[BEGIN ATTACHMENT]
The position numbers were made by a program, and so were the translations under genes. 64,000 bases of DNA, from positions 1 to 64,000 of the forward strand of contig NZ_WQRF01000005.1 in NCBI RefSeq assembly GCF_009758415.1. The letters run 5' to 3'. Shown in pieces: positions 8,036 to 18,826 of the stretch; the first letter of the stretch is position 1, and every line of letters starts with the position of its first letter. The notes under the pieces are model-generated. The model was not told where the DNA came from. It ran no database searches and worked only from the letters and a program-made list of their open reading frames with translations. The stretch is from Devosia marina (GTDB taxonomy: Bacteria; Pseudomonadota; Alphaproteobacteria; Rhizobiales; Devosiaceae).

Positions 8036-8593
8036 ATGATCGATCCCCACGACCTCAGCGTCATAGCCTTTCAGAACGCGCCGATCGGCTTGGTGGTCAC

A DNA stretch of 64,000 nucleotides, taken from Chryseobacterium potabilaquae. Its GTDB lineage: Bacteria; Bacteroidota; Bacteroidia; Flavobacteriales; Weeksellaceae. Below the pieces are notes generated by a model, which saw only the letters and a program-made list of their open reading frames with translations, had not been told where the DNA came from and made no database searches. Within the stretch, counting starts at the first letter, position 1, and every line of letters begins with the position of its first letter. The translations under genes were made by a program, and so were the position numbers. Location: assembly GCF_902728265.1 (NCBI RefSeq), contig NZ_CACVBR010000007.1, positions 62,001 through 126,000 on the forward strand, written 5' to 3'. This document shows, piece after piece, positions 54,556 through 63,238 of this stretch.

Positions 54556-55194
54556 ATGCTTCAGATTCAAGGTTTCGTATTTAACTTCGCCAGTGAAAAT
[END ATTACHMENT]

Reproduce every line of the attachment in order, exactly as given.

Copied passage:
The position numbers were made by a program, and so were the translations under genes. 64,000 bases of DNA, from positions 1 to 64,000 of the forward strand of contig NZ_WQRF01000005.1 in NCBI RefSeq assembly GCF_009758415.1. The letters run 5' to 3'. Shown in pieces: positions 8,036 to 18,826 of the stretch; the first letter of the stretch is position 1, and every line of letters starts with the position of its first letter. The notes under the pieces are model-generated. The model was not told where the DNA came from. It ran no database searches and worked only from the letters and a program-made list of their open reading frames with translations. The stretch is from Devosia marina (GTDB taxonomy: Bacteria; Pseudomonadota; Alphaproteobacteria; Rhizobiales; Devosiaceae).

Positions 8036-8593
8036 ATGATCGATCCCCACGACCTCAGCGTCATAGCCTTTCAGAACGCGCCGATCGGCTTGGTGGTCAC

A DNA stretch of 64,000 nucleotides, taken from Chryseobacterium potabilaquae. Its GTDB lineage: Bacteria; Bacteroidota; Bacteroidia; Flavobacteriales; Weeksellaceae. Below the pieces are notes generated by a model, which saw only the letters and a program-made list of their open reading frames with translations, had not been told where the DNA came from and made no database searches. Within the stretch, counting starts at the first letter, position 1, and every line of letters begins with the position of its first letter. The translations under genes were made by a program, and so were the position numbers. Location: assembly GCF_902728265.1 (NCBI RefSeq), contig NZ_CACVBR010000007.1, positions 62,001 through 126,000 on the forward strand, written 5' to 3'. This document shows, piece after piece, positions 54,556 through 63,238 of this stretch.

Positions 54556-55194
54556 ATGCTTCAGATTCAAGGTTTCGTATTTAACTTCGCCAGTGAAAAT